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The Time Before You Die: A Novel of the Reformation

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This historical novel, set in the traumatic sixteenth century, saw the end of medieval Christendom as it was split into the sovereign states of modern Europe. This was particularly destructive in Tudor England where rapid switches in government policy shattered the lives of many. Especially affected were the monks and nuns persecuted by the wholesale dissolution of the monasteries under Henry VIII. One of these cast-out monks, a Carthusian of the dismantled priory of Mount Grace in Yorkshire, was Robert Fletcher, the hero of this novel.

The story of this strong, vulnerable man is told in counterpoint with the story of one of the most interesting men in the whole of English history, Reginald Pole, a nobleman, scholar and theologian who was exiled in Italy for twenty years. He was a Cardinal, papal legate at the Council of Trent, and as Archbishop of Canterbury, with his cousin Queen Mary Tudor, they tried, in too short a time, to renew Catholic England. Pole, in the tragic last months of his life, becomes in the novel the friend of Robert Fletcher, now condemned as a heretic.

Readers will learn much about this anguished period which gave birth to Tridentine Catholicism as well as to the Anglican and other Protestant churches, and which martyred Carthusian monks and many others.

331 pages, Paperback

First published September 1, 1999

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Lucy Beckett

13 books17 followers

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Displaying 1 - 9 of 9 reviews
Profile Image for booklady.
2,322 reviews65 followers
January 20, 2016
I’m really glad I stuck this one out because I had my doubts and struggles with Ms. Beckett's book in the beginning. The doubts concerned the author’s motives and the struggles centered on her sensitivity in handling the extremely difficult subject, ‘the Reformation’. As any follower of Christ knows, as any family member knows, as anyone who has ever loved knows, times of conflict between and among those we care about most are almost impossible to ‘get right’ in story. So it was and so it often remains in writing about the sixteenth century. Catholics and Protestants—then and now—confuse each other for the real enemy. Those outside the faith are quick to capitalize on our own bewilderment as proof of the overall failure of Christianity. But has Christianity failed ... or has it rather endured, just sadder and wiser for all it has suffered? Isn’t it rather a case that we allowed ‘the father of lies’ (cf. John 8:42-45) to confuse things and us? In fact, he was and always has been the real enemy. One of his best strategies is to muddy situations and what better way than to turn brothers against each other?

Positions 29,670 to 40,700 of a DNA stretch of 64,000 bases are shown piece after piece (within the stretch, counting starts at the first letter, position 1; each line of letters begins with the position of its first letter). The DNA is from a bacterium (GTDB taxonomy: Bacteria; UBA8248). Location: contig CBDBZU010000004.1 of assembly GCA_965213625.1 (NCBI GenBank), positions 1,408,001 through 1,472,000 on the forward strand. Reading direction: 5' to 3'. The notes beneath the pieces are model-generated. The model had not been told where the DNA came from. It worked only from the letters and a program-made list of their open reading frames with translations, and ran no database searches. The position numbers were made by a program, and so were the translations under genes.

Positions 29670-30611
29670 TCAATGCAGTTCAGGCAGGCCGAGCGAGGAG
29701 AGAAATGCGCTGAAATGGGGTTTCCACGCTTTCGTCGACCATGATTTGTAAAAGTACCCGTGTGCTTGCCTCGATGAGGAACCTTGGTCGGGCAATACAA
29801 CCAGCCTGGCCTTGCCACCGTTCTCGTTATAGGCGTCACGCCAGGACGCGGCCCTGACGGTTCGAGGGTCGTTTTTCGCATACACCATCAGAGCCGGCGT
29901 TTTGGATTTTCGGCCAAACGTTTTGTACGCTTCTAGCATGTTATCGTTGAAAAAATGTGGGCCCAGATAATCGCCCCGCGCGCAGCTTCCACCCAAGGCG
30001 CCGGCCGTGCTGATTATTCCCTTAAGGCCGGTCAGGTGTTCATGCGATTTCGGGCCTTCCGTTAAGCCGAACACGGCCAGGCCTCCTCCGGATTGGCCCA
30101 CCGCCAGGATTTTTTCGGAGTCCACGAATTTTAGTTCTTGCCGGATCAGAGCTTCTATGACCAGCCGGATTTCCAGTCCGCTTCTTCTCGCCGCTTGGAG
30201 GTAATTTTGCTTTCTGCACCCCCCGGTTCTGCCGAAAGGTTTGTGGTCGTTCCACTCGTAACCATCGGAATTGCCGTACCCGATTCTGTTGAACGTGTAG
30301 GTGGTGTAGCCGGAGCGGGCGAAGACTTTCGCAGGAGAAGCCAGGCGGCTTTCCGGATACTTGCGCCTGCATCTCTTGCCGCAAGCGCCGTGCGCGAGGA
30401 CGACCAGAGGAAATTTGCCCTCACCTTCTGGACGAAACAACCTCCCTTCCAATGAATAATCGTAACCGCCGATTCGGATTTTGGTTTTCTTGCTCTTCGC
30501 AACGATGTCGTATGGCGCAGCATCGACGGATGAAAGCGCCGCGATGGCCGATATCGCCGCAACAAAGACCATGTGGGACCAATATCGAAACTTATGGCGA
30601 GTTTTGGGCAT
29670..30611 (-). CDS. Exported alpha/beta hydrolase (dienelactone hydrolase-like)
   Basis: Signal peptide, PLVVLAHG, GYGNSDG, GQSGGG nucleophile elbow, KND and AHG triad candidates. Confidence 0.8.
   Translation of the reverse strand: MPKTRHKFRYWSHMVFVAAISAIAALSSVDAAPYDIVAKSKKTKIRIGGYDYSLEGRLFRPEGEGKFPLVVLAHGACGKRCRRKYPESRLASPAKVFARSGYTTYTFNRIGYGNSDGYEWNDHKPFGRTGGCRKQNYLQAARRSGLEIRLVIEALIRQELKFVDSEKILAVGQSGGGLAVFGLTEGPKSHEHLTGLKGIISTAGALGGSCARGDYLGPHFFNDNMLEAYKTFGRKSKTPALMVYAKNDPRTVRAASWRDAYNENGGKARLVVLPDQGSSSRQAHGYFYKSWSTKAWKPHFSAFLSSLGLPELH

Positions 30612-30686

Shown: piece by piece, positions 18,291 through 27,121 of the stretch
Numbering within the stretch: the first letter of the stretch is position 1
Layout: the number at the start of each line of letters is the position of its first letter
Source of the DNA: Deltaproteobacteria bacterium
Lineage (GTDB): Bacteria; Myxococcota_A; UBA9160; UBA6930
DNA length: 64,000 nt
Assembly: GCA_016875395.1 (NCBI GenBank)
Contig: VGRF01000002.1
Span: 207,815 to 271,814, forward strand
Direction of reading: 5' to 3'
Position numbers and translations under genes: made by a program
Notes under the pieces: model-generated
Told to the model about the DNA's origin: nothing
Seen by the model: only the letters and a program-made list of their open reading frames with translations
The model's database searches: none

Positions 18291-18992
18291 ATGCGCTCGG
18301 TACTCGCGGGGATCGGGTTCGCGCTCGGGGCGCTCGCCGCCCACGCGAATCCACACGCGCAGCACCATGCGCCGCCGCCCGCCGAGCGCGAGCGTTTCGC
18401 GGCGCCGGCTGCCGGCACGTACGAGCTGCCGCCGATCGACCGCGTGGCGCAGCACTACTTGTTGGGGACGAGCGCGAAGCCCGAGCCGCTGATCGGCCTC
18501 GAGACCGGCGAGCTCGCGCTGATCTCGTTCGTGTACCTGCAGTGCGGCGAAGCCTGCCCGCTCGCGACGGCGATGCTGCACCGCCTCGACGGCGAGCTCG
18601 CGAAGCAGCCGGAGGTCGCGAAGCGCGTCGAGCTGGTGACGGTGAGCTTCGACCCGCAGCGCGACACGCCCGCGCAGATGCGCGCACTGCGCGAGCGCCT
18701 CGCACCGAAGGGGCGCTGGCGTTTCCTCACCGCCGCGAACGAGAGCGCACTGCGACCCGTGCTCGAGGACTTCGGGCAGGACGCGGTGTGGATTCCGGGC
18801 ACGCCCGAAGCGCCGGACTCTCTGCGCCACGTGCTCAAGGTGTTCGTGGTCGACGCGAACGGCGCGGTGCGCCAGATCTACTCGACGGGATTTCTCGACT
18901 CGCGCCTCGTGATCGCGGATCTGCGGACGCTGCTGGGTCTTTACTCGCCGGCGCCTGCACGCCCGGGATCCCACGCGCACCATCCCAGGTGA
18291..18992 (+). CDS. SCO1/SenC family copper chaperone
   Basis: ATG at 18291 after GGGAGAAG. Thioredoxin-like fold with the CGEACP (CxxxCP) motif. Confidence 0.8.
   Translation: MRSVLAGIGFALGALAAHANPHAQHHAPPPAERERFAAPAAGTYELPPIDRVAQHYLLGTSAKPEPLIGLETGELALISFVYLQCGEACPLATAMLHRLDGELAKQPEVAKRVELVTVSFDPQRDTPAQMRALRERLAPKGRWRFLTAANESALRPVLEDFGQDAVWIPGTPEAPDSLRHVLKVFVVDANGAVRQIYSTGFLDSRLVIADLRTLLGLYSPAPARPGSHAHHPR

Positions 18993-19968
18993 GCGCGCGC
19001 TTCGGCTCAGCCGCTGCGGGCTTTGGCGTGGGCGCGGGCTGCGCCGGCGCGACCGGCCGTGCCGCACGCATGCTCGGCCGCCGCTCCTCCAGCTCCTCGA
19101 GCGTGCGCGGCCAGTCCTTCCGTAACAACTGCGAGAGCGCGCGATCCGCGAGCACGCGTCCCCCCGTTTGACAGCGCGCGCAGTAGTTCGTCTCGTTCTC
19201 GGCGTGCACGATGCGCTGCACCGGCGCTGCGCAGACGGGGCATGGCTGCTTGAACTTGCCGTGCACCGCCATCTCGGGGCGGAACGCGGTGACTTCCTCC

In Lucy Beckett’s The Time Before You Die, men (on either ‘side’) are neither the angels nor the devils. They are very human and very capable of sin. Unfashionable and un-politically correct as those terms are today, they are nevertheless true.

Her story centers around two men: a fictional Carthusian monk, Robert Fletcher from the Mount Grace Priory* and the historical Cardinal Reginald Pole. Both men are fascinating and made more so by the author’s skillful evolutionary development of characters through this most turbulent of times. Through their contrasting reactions, she reveals (at least some of) the myriad of responses to unfolding events. England suffered as much as the continent from the vicissitudes of the back and forth madness which delighted no one but the real enemy, as the genuine friends of God struggled to find Him amid the chaos.

The author also uses real letters from and to Cardinal Pole and references popular books of piety from the time, including The Cloud of Unknowing, to further ground her fictional story in history.

My greatest reservation in reading any book about the Reformation is that the author will hijack history to prove someone or some position is right and/or better. If or when I encounter that in a work of fiction, I want to throw the book across the room. To me, History is to be handled with the utmost care as God's sacred truth. Authors with agendas beware. While Ms. Beckett has chosen to include some of the atrocities of the time at the expense of others, she does not seem to have played favorites and for that I thank her and appreciate this book. There are times, however, as the book unfolds when the reader may not believe me in this. All I can say is, I felt the same, but continue reading the book. If you read it all and pray to Our Heavenly Father for His Truth, not ours, I believe you will not regret it.